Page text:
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Introduction to Web Security

Introduction to Web Security


Why Be Concerned about Web Security?

The increased use of the networks and the internet helps users finish many tasks quickly and efficiently and adds convenience to many people’s lives. However, there is downside, as well. As more and more personal and business data is stored on computer networks, the risk and consequences of unauthorized computer access, theft, fraud, and other types of computer crime increase; so do the chances of data loss due to crime or employee misconduct.

Web security may easily be split into three specific areas:

  • Client Access to Web Pages
  • Server
  • Connection

Firstly: there is the client. This is the machine from which the user requests a web page. By typing a URL a connection between the client and server is made. The server returns the document and the user browser displays the document.

Secondly: the Web Server. This is where the entire web pages and resources are held. Similarly, the web server may host databases or act as a middleware to back-end databases.

Thirdly: the connection between the server and client needs to be considered. In very few circumstances this connection will be conducted over a trusted or value added network. Most of the connections take place over public channels – these channels are not secure and are host to numerous breaches of security.

Introduction to Web Security

Why Is Security So Important?

Security is a critical part of your Web applications. Web applications by definition allow users access to a central resource — the Web server — and through it, to others such as database servers. By understanding and implementing proper security measures, you guard your own resources as well as provide a secure environment in which your users are comfortable working with your application.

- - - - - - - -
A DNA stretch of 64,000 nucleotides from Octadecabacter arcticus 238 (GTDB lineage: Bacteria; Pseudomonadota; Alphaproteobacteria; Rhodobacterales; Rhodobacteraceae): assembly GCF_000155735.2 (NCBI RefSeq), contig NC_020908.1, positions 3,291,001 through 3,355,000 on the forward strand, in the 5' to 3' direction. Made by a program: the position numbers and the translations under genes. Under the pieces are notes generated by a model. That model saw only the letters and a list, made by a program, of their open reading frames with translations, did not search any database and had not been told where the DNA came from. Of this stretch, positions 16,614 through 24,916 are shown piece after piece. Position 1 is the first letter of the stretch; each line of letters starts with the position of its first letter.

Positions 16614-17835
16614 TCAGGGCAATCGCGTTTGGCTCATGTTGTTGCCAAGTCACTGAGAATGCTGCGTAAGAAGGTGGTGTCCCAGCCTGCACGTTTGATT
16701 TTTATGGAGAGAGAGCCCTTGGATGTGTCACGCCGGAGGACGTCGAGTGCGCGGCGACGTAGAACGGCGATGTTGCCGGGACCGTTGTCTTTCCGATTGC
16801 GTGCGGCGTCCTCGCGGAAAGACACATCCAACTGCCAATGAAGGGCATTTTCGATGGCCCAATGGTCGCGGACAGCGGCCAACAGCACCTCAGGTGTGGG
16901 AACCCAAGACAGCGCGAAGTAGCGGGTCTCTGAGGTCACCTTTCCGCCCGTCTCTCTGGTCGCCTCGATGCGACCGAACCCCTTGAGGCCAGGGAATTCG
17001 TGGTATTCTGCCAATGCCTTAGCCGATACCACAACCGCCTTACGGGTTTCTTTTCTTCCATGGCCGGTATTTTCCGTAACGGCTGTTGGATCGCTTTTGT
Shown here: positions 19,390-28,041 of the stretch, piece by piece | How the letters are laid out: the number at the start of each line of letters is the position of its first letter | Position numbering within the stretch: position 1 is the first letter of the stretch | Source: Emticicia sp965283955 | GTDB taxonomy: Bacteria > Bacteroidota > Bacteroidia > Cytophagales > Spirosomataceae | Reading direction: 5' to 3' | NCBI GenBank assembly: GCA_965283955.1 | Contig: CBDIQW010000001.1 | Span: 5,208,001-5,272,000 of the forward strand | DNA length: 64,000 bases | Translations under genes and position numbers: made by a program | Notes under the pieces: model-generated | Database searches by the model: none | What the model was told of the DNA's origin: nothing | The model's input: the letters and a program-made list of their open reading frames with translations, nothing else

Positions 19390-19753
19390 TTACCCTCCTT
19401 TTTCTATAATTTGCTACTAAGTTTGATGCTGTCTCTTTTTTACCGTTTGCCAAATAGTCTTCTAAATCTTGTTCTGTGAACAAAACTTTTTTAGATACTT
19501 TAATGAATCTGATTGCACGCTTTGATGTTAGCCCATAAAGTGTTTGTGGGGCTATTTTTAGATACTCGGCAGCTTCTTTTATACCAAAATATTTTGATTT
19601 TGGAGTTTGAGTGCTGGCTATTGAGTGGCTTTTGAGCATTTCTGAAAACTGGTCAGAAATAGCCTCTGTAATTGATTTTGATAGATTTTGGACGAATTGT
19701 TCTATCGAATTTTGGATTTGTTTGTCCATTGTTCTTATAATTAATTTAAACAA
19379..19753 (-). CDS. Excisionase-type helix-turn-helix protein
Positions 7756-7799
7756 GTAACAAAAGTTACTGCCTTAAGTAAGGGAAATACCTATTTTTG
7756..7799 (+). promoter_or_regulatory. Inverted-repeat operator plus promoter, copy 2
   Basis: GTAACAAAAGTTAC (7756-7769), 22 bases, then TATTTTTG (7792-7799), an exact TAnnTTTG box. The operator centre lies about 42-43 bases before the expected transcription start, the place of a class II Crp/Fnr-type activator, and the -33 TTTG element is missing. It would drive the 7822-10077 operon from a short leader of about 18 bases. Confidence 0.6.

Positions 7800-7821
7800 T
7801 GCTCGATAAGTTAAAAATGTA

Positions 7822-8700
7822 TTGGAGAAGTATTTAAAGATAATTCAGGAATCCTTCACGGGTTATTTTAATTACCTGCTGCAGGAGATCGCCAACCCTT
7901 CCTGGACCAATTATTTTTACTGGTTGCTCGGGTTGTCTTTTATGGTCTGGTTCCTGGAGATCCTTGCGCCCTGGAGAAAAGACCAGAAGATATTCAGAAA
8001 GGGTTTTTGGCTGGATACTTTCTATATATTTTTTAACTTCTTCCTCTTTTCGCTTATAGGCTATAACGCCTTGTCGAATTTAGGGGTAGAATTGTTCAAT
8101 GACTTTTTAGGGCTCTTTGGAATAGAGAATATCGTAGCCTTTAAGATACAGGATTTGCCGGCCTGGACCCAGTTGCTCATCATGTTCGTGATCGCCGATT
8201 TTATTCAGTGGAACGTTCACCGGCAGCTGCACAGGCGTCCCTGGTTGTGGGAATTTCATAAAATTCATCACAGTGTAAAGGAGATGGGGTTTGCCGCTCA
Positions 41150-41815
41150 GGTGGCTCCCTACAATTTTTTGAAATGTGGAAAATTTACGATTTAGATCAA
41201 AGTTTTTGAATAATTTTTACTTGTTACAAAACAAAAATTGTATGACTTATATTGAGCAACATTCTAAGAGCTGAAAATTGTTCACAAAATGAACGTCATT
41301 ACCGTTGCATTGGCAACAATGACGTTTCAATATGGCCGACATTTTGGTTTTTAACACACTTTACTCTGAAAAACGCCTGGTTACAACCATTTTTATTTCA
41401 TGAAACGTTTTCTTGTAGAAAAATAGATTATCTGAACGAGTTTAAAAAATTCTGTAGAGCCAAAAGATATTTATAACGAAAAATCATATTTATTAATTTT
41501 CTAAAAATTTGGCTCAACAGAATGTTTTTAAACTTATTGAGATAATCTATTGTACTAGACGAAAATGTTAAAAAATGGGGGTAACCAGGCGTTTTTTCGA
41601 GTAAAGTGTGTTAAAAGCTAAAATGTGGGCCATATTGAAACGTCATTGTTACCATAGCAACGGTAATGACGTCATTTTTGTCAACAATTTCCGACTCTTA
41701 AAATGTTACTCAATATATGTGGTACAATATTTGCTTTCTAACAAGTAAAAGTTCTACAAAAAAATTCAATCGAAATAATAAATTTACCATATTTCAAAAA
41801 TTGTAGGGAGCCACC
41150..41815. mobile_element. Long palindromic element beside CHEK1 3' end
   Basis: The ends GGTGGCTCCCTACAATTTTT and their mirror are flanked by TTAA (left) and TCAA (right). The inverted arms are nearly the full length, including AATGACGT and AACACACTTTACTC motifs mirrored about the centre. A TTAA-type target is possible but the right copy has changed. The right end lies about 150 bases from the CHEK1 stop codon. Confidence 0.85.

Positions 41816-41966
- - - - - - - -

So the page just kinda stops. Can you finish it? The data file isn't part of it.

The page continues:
E-mail viruses, financial fraud, network sabotage, and other security intrusions result in:

  • Stolen intellectual property
  • System downtime
  • Lost productivity
  • Damage to business reputation
  • Lost consumer confidence
  • Severe financial losses due to lost revenue

Challenges Involved in Implementing Security


Challenges Reasons
Attacker needs to understand one vulnerability; defender needs to secure all entry points

Attackers outnumber defenders

Attackers have unlimited time

Attackers vs. Defenders
Secure systems become harder to use

Complex and strong passwords are difficult to remember

Users prefer simple passwords

Security vs. Usability
Developers and management think that security does not add any business value

Managers do not build time for security implementation into schedule

Security As  an Afterthought

Threats to Web-Accessible Assets

  • A threat is a possibility that poses danger to business assets, such as sales data or account information
  • Tangible assets (Money, source code, data, business plan, and ideas )
  • Intangible assets (Identity, privacy, reputation, and name)
  • Define the basic principals of, and motivations for, Web security. – Perform a threat analysis of Web-accessible assets. – Use knowledge of authentication, Security Identifiers (SIDs), Access Control Lists (ACLs), impersonation, and the concept of running with least privilege to ensure access to only those system resources that are necessary to accomplish normal request processing. – Protect file system data by using the features in Microsoft Windows.
  • Use the Microsoft SQL Server??? Security model and Microsoft ADO.NET to protect a Web application against SQL Server injection attacks.
  • Protect the portion of a Web application that requires private communications by using Secure Sockets Layer (SSL),
  • Use general security coding best practices to ensure a secure Web application.
  • Use the Microsoft .NET Framework to build secure Web applications.